If you want positive results from your business networking efforts, then that is the last thing you would ever feel about, or say to, anyone in your network. And yet, if you are using your phone during meetings with your referral network, I promise you–not only is that the exact message you are sending them, you’re also wasting their time and yours.

Click the short video for the story of what I actually heard during an online business networking meeting.

I couldn’t believe it!

Practice Active Listening

We all understand that there is a great deal of overlap between in-person and online networking. However, networking online only works when you are engaged during the entire meeting. You need to learn about your fellow members – their business, their best customers, and their target markets, so you will know how to recognize referrals that you can give to them. Effective networking and building strong business relationships both require active listening. To do that, you have to be fully engaged in every part of the meeting, giving all of your attention to whomever is speaking. Skip the multi-tasking, keep your focus.

Now, I do believe in taking notes. When someone mentions who a good referral would be for their products or service, and I immediately think of a person in my network, I’m going to write that down so I can follow up after the meeting.

Remember, great networkers go to networking events with the intention of building relationships. That means you need to be an active participant in the entire process to get any substantive results.

My recommendation is to check your phone one last time before your networking meeting . . . check that it is completely turned off and don’t turn it back on until you leave the meeting, whether it is in-person or virtual.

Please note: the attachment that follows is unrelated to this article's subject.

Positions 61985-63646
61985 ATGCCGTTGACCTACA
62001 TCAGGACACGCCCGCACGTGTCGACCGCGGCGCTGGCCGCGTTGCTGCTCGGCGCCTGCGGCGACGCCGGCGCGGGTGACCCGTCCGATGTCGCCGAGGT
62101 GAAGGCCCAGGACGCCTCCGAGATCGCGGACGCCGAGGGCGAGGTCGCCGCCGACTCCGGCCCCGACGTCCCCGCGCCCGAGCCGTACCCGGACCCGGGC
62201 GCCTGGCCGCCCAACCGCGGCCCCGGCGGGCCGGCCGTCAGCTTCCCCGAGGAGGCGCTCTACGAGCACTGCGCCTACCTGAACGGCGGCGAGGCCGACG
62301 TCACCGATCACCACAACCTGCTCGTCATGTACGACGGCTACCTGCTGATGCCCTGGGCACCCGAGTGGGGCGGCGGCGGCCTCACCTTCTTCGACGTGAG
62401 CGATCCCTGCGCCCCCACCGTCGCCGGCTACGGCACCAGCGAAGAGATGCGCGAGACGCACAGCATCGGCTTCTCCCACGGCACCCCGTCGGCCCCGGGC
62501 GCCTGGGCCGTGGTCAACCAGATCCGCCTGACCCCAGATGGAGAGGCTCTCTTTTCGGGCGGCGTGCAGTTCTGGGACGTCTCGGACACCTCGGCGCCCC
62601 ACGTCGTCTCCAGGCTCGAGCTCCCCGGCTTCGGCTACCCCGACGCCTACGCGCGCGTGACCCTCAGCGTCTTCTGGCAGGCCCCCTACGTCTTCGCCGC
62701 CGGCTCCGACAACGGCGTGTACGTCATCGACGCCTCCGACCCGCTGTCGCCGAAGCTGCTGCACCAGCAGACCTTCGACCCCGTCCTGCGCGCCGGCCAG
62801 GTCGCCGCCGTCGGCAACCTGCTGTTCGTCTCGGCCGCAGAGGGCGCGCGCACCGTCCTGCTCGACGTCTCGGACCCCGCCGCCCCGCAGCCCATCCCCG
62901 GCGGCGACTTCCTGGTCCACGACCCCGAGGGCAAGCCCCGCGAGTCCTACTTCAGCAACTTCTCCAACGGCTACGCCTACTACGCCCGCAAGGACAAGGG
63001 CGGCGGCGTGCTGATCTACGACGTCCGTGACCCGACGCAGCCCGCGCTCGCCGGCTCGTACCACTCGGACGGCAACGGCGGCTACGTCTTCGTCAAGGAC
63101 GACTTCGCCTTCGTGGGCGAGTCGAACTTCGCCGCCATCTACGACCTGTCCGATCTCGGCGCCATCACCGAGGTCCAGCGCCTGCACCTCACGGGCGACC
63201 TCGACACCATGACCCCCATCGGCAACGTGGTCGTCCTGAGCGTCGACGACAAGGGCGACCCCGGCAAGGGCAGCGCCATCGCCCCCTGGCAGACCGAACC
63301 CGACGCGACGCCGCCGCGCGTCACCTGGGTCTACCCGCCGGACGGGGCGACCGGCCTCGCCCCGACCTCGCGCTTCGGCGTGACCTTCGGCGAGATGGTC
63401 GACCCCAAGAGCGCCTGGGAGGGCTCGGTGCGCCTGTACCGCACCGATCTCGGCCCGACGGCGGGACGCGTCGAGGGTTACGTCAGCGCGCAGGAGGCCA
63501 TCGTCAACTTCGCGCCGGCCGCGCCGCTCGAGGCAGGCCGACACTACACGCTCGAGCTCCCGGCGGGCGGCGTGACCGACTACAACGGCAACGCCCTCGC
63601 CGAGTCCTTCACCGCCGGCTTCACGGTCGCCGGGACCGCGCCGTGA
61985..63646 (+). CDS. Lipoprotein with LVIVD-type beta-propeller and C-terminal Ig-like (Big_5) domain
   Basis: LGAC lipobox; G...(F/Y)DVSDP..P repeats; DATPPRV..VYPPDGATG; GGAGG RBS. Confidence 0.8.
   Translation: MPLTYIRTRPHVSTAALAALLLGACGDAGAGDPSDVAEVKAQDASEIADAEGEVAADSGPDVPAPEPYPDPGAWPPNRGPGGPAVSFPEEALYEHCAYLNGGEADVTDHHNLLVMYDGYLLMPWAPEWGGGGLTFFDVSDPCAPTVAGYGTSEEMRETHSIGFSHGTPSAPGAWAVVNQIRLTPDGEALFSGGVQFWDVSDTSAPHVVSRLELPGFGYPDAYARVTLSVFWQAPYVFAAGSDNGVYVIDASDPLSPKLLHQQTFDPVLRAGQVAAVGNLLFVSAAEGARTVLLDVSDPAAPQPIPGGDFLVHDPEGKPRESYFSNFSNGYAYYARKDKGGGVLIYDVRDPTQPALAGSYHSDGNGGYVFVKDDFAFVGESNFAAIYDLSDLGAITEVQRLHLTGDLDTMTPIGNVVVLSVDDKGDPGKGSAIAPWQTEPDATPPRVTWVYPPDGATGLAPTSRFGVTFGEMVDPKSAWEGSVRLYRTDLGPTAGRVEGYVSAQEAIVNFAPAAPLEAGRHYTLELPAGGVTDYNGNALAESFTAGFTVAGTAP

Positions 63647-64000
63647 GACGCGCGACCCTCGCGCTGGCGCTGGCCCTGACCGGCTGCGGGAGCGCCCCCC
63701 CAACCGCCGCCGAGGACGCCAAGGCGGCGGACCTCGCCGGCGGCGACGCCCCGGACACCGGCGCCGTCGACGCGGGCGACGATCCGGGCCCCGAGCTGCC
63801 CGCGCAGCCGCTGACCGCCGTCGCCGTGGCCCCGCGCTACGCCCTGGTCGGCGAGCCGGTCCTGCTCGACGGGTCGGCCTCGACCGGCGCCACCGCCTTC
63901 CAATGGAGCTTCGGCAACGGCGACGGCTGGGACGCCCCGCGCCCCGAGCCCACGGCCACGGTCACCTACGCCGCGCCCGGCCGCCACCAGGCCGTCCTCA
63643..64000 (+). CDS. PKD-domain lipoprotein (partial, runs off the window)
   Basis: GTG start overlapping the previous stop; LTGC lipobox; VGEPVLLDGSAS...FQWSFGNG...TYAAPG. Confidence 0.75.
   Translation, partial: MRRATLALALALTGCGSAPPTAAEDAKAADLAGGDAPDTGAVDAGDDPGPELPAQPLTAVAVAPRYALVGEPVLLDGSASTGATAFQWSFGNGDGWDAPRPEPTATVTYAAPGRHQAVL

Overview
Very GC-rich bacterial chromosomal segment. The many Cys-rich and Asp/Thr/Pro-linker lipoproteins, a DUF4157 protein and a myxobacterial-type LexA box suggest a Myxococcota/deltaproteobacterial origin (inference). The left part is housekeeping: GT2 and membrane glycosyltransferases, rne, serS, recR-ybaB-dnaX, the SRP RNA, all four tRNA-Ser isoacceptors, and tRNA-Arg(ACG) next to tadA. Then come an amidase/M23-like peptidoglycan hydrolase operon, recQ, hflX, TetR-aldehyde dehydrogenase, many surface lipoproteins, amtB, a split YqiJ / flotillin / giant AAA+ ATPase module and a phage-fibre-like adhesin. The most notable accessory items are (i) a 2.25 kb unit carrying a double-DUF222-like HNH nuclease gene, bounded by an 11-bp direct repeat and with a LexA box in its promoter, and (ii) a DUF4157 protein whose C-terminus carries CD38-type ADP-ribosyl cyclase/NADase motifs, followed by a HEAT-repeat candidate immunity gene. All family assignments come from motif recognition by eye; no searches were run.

Remember, networking meetings and phones don’t mix!

Networking Is About More Than Just Talking Businessstring(51) "Networking Is About More Than Just Talking Business"

Many people think that networking consists only of talking about business and exchanging cards. That is a misconception, which is definitely part of it. However, it is not all of it.

In a networking group, you want to talk about more than just business with your fellow members. A referral relationship is more than, “I do business, you do business, let’s do business.” A much better approach is to find common ground on a personal level, make connections with other people, then talk about each other’s businesses.

The longer I’ve been involved in networking, the more I’ve seen the power of personal interests in making connections with potential referral partners. Successful networking is about building personal relationships. If you remove the personal part from the equation, you limit the amount of business that can happen.

The GAINS Exchange

Years ago, I developed the GAINS Exchange for BNI® members. The acronym stands for Goals, Accomplishments, Interests, Networks, and Skills. The idea is to have people share personal and professional information about themselves in those five areas to find overlapping interests or activities. For instance, if you and I have a common goal of completing a marathon, that gives us something more to talk about. We share both a goal and an interest, which opens the door to an engaging conversation and strengthens our connection.

In one BNI chapter I worked with when I was testing this out, there were two participants who had known each other for more than a year but had never done business with each other and really hadn’t made any connection at all. It wasn’t that they didn’t like each other; their businesses were very different, and they didn’t seem to have anything in common. They did not want to do the GAINS Exchange together. However, once they did, they found that they were both coaches for their sons’ soccer/football teams. They quickly became close friends and started helping each other conduct certain aspects of the soccer practices and shared coaching techniques.

Guess what? Within a few months after they started interacting on a personal level, they started passing business to each other. That’s right – they began referring business to each other. Two guys who had barely spoken to each other for a year because they had so little in common, ended up doing business with each other because they built a relationship over soccer, over football. Who would have thought that? I certainly didn’t, and yet when I saw the results, I knew that this was an essential business technique for people to build their business by referral.

Using GAINS Effectively